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Year of the Four Emperors

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The Year of the four emperors (Latin annus quattuor imperatorum) is a period in the history of the Roman Empire (68-69), during which four rulers were replaced on the throne: Galba, Otho, Vitellius and Vespasian.

Map of the Roman Empire in the year of the Four Emperors

End of Nero's reign

In March 68, the governor of Lugdunian Gaul, Gaius Julius Vindex, raised his legions against the Emperor Nero. The governor of Upper Germany, Lucius Verginius Rufus, was entrusted with suppressing the uprising. Realizing that he could not cope with the troops of Rufus on his own, Vindex called for the help of Servius Sulpicius Galba, the popular governor of Tarraconian Spain, and suggested that he declare himself emperor. Initially undecided, Galba eventually supported the uprising. The legions stationed in Spain and Gaul proclaimed him emperor, and he marched to join Vindex.

In May 68, Rufus ' forces, encamped at Vesonzio, attacked Vindex's legions without permission and defeated them. The remnants of the rebel legions fled and joined Galba. The troops of Verginius Rufus proclaimed their commander emperor, but Rufus passed Galba's army on its way to Rome, declaring that he was entrusting himself and his legions into the hands of the Senate.

Nymphidius Sabinus, prefect of Praetorium, decided to support Galba by promising donations to the Praetorians on his behalf. So, Nero lost his protection and was forced to leave Rome and go to the villa of one of his freedmen, where he committed suicide on June 9.

Emperor Nero, 1st century AD

Galba's reign

Galba's entry into Rome was marked by a massacre-he ordered his troops to attack the legion of sailors recruited by Nero, who came out to meet the new emperor to ask for the rights of Roman citizenship. Shortly after entering the capital, Galba incurred the disfavor of the Romans by ordering the search and recovery of Nero's lavish gifts distributed in recent years to supplement the state budget. The soldiers and praetorians were also displeased with the emperor, learning that they would not receive the money Sabinus had previously promised them on Galba's behalf for their loyalty to the new ruler. The first open hostility in January 69 was shown by the legions of Lower Germany, who declared their viceroy Vitellius emperor. Upon learning of this, Galba decided to appoint a successor. He became Lucius Calpurnius Piso. The Praetorian Guard, which had been waiting for donatives, was again left with nothing and was on the verge of mutiny. This was played by Marcus Salvius Otho, who wanted to be adopted instead of Piso. He plotted against Galba. On January 15, 69, Galba was assassinated by the Praetorians in the forum. His impaled head was carried around the City streets for several days. Piso also died on the same day. Otho was proclaimed princeps by the Senate.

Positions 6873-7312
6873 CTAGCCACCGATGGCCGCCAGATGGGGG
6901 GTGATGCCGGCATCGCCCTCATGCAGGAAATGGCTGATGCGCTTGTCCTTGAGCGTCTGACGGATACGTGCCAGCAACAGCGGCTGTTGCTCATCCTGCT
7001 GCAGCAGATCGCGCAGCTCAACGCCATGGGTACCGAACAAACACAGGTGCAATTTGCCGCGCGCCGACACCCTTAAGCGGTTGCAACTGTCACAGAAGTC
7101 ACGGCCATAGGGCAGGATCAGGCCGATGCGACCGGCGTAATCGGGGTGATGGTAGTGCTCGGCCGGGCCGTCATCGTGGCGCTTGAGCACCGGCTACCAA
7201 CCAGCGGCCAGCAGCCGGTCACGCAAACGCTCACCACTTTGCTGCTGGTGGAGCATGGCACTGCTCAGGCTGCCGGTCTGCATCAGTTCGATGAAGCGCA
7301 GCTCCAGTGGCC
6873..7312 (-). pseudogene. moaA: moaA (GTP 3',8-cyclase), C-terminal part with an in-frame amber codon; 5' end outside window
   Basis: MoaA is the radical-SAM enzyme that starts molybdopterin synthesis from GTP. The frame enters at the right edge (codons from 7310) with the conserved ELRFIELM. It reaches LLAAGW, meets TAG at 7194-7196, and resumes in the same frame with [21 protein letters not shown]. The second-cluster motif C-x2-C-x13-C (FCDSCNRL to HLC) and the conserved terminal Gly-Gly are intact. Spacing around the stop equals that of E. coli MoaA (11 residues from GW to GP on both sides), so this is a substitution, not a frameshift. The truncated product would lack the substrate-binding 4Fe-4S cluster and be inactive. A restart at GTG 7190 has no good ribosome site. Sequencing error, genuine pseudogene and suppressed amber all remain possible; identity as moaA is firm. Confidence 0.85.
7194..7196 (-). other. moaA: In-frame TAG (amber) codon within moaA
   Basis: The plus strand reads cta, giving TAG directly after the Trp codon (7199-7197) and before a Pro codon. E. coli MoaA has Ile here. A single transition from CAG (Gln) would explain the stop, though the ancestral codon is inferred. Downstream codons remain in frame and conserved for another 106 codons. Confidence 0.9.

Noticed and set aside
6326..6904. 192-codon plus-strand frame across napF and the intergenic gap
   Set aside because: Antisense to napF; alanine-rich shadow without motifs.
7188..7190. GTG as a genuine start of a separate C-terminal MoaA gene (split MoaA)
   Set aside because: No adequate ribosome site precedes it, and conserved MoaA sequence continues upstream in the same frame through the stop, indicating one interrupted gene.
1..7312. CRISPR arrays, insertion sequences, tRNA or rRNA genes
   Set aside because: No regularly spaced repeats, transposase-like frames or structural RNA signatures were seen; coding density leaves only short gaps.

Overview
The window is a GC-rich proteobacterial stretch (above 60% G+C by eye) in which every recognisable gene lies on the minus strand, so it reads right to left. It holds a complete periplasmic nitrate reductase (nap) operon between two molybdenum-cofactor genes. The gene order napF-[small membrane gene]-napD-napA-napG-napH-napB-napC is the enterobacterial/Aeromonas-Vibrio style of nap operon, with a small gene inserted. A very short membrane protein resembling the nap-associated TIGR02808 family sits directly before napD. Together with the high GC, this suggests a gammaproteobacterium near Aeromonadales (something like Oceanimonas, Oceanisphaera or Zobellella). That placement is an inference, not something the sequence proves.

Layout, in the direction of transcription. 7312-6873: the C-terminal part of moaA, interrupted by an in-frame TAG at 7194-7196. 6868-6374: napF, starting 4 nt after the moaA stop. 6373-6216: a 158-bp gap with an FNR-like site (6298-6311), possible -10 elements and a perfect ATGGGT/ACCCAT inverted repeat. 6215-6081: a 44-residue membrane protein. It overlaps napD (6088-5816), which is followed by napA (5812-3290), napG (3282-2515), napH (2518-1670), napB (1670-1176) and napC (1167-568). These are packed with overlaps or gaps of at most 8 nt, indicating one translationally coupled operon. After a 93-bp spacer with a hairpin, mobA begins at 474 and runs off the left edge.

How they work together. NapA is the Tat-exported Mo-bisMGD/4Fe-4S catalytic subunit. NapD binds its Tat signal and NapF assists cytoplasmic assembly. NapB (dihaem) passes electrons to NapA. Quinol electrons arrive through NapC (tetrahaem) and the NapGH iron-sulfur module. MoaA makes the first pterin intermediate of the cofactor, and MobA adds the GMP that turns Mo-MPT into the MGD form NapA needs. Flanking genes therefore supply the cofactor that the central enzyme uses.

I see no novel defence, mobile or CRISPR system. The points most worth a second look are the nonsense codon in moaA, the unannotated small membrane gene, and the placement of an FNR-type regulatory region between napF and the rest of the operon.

Emperor Galba, 1st century AD

Otho's Reign

The new emperor had to contend with Vitellius, who had a more efficient army at hand: he relied primarily on the battle — hardened Upper German legions, while Otho assembled units stationed in Rome and Italy-the soldiers who served here were corrupted by idleness, frequent handouts and the ingratiation of commanders. But there were four Illyrian legions on the way, and he also had a fleet on his side, which made it possible to bring supplies and food without interruption. In the war that unfolded in Northern Italy, Otho's generals won the first three minor battles, but on April 14, 69, they were defeated in the first battle of Bedriaca (near Cremona). Upon learning of this, Otho committed suicide.

Emperor Otho, 1st century AD

Vitellius ' reign

The Senate recognized Vitellius as emperor on April 19, 69. When Vitellius became princeps, he indulged in lavish feasts and festivities, while the soldiers loyal to him engaged in looting and murder. Thus, he was able to turn the population of Rome against him. And when the Eastern and Danubian legions swore allegiance to Vespasian, governor of the province of Judea, in July 69, Vitellius ' position was greatly shaken. A supporter of Vespasian, Mark Antony Prim, with the legions of Moesia and Raetia, invaded Italy and in the second battle of Bedriaca defeated the Vitellian troops, after which he marched on Rome, during the assault of which on December 20, 69, Vitellius was led by soldiers along the via Sacra and, finally, killed and thrown into the Tiber.

Emperor Vitellius, 1st century AD

Vespasian's rise to power

After the murder of Vitellius, Titus Flavius Vespasian was recognized as emperor, who founded a new Flavian dynasty that ruled until 96 AD.

Emperor Vespasian, 1st century AD

Related topics

The Roman Empire, The reign of the Julius-Claudian dynasty, The Emperors of Rome, Reign of the Flavian Dynasty